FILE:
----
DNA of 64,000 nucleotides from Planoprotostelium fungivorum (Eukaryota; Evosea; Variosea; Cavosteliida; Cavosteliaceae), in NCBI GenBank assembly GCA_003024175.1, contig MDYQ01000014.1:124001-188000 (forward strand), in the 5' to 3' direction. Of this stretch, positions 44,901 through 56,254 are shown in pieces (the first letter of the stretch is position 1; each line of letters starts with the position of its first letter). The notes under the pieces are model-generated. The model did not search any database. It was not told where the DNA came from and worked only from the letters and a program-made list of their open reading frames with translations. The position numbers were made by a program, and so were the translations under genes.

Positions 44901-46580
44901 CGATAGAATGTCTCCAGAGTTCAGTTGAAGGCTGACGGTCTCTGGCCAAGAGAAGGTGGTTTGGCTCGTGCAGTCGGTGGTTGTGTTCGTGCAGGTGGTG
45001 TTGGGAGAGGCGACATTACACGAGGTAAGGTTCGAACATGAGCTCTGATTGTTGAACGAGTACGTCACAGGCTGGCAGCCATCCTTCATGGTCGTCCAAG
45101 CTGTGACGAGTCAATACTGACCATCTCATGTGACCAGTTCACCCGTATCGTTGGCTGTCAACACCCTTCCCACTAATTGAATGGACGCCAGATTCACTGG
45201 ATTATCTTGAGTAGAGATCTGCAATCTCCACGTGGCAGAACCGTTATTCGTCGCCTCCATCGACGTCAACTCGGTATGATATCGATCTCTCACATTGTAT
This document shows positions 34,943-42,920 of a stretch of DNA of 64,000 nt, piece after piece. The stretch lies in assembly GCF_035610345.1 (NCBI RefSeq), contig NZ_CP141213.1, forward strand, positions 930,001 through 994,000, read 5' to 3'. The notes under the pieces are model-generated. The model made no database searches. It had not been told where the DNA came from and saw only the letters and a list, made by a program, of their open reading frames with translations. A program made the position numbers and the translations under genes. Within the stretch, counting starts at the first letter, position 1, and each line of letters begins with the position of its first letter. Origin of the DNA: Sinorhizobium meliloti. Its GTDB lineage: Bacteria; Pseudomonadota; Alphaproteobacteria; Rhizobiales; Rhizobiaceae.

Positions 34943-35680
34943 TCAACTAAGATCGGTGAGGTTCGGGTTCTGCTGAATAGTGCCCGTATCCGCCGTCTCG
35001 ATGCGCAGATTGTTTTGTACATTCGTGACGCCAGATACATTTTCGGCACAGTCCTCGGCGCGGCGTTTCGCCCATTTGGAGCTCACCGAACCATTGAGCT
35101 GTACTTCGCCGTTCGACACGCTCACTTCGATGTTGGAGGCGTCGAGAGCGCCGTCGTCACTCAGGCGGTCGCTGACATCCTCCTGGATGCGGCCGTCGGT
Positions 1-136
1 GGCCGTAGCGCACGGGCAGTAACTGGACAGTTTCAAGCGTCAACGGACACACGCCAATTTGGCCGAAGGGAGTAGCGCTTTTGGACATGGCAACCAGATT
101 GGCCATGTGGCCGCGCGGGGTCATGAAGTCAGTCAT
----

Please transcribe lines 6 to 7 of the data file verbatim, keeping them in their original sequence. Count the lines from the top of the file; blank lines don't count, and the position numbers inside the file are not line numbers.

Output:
45201 ATTATCTTGAGTAGAGATCTGCAATCTCCACGTGGCAGAACCGTTATTCGTCGCCTCCATCGACGTCAACTCGGTATGATATCGATCTCTCACATTGTAT
This document shows positions 34,943-42,920 of a stretch of DNA of 64,000 nt, piece after piece. The stretch lies in assembly GCF_035610345.1 (NCBI RefSeq), contig NZ_CP141213.1, forward strand, positions 930,001 through 994,000, read 5' to 3'. The notes under the pieces are model-generated. The model made no database searches. It had not been told where the DNA came from and saw only the letters and a list, made by a program, of their open reading frames with translations. A program made the position numbers and the translations under genes. Within the stretch, counting starts at the first letter, position 1, and each line of letters begins with the position of its first letter. Origin of the DNA: Sinorhizobium meliloti. Its GTDB lineage: Bacteria; Pseudomonadota; Alphaproteobacteria; Rhizobiales; Rhizobiaceae.